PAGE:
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EU: New rules on wine labelling 

The new rules requesting wines and aromatised wine products to communicate the list of ingredients and the nutrition declaration and authorising the use of electronic means to do so, started applying on Dec. 8th in the EU. The European Committee of Wine Companies (Comité Vins – CEEV) which has been extremely supportive of this new legislation on wine label regrets the last-minute uncertainty and concerns generated by the different interpretations of the new rules.

“Wine companies were supportive and fully committed to adapt their labels to the new regulation as soon as possible and did their best to prepare themselves on time. Unfortunately, today’s celebration is tainted with uncertainty on how to label our wines to comply with the new requirement related to the identification of the electronic means, and what to do with the millions of labels already printed” explained Mauricio González Gordon, President of CEEV. 

“The uncertainty is particularly acute for sparkling wines, which, because of their method of production, will be almost immediately concerned by the new legislation” added CEEV President. 

The European Committee of Wine Companies (Comité Vins CEEV), celebration tainted with uncertainty and concern: New rules on wine label in EU.

A celebration tainted with uncertainty and concern: New rules on wine label in the EU 

On the one hand, in good faith and in compliance with Regulation (EU) 2021/2117 and with all official information available, a large majority of wine operators decided to identify the QR-codes with the ISO 2760 symbol A black and white circular sign with a letter i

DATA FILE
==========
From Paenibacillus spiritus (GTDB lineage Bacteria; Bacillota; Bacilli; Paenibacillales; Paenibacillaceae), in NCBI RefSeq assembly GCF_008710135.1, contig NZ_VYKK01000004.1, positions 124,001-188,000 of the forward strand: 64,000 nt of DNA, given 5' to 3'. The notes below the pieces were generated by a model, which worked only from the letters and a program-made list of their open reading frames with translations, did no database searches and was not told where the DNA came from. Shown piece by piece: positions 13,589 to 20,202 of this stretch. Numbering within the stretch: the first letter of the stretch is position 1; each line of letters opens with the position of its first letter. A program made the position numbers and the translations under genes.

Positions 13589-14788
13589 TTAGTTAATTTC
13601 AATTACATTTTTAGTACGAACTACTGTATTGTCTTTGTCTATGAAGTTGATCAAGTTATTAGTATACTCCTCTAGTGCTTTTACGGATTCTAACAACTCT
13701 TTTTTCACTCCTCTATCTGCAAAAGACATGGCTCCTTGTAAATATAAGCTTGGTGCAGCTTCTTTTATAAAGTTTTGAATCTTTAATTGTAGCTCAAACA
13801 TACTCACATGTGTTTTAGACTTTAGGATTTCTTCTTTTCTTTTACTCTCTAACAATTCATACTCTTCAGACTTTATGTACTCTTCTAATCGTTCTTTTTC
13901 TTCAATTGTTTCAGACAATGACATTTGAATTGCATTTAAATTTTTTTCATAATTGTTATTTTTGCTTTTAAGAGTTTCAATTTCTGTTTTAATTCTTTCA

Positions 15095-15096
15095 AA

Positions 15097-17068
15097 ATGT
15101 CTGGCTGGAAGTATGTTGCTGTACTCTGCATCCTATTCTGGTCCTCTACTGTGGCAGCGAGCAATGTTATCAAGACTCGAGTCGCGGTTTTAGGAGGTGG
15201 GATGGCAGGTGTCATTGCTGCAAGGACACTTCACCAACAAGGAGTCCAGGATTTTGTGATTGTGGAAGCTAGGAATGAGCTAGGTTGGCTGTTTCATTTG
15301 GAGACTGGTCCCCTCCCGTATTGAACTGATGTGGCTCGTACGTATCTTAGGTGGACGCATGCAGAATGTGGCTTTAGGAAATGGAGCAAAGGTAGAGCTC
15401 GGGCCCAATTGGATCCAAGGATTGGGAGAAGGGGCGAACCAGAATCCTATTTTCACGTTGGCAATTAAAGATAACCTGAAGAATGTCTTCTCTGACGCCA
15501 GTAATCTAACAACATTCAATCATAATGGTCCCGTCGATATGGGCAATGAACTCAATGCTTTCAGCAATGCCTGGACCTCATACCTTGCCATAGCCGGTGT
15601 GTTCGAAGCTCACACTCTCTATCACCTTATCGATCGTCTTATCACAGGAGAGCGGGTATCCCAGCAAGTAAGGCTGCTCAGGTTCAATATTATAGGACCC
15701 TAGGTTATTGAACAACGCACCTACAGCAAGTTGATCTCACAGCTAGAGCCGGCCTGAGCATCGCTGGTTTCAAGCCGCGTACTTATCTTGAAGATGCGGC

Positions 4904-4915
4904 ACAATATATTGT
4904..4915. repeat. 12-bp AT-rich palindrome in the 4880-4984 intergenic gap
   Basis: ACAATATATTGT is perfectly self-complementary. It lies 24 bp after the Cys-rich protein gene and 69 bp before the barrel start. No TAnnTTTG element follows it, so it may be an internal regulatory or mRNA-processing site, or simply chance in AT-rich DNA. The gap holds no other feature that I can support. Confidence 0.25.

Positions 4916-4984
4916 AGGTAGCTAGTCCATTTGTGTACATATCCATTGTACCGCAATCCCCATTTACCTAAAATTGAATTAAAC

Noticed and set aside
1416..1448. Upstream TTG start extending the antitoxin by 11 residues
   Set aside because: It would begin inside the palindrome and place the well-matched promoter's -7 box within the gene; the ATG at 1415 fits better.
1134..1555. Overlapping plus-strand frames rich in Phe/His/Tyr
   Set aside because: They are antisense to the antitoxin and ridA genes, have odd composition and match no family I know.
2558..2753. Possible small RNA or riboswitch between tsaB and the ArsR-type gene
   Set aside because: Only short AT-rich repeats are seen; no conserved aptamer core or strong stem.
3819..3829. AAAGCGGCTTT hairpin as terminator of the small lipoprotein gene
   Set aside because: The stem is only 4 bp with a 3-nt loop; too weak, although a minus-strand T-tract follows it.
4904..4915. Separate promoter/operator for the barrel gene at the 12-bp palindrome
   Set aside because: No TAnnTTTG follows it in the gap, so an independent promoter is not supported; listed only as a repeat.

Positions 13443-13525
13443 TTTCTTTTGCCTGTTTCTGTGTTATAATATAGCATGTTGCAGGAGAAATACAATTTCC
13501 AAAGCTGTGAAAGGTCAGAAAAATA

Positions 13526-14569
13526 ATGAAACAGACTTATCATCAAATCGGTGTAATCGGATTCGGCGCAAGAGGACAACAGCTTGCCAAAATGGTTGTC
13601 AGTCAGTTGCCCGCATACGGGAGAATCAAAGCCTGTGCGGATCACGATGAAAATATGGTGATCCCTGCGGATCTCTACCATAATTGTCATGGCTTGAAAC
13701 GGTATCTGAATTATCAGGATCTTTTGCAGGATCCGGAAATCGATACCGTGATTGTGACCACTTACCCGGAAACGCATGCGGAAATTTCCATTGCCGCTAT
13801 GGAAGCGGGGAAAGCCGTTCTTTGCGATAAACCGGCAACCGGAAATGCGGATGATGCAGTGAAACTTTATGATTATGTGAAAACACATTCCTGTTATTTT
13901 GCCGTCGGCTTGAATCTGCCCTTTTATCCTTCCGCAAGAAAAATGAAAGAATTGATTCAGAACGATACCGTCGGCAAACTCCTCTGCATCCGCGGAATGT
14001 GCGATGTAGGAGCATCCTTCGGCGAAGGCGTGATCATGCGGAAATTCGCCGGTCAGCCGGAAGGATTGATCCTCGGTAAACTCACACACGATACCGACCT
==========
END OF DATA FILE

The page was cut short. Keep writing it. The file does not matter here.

Description automatically generated and not only changed their artwork but also printed hundreds of millions of labels. On the other hand, we face different and contradictory interpretations from the Commission, Member States and the European Parliament, while legal advice commissioned by wine economic operators also raises legitimate questions.

These diverse and contradictory interpretations create confusion and uncertainty for wine operators and puts the EU Single Market for wine at risk.

“In this uncertain context, we request the European Commission, Member States and the European Parliament to work together to agree on a shared and harmonized interpretation on the identification of the QR-code” said Ignacio Sánchez Recarte, Secretary General of CEEV. “While this work is in progress, we request the suspension of the interpretation in the Commission guidelines of how the QR-code needs to be identified on the label, and that labels with a QR code can be used without being challenged by control authorities.” he added.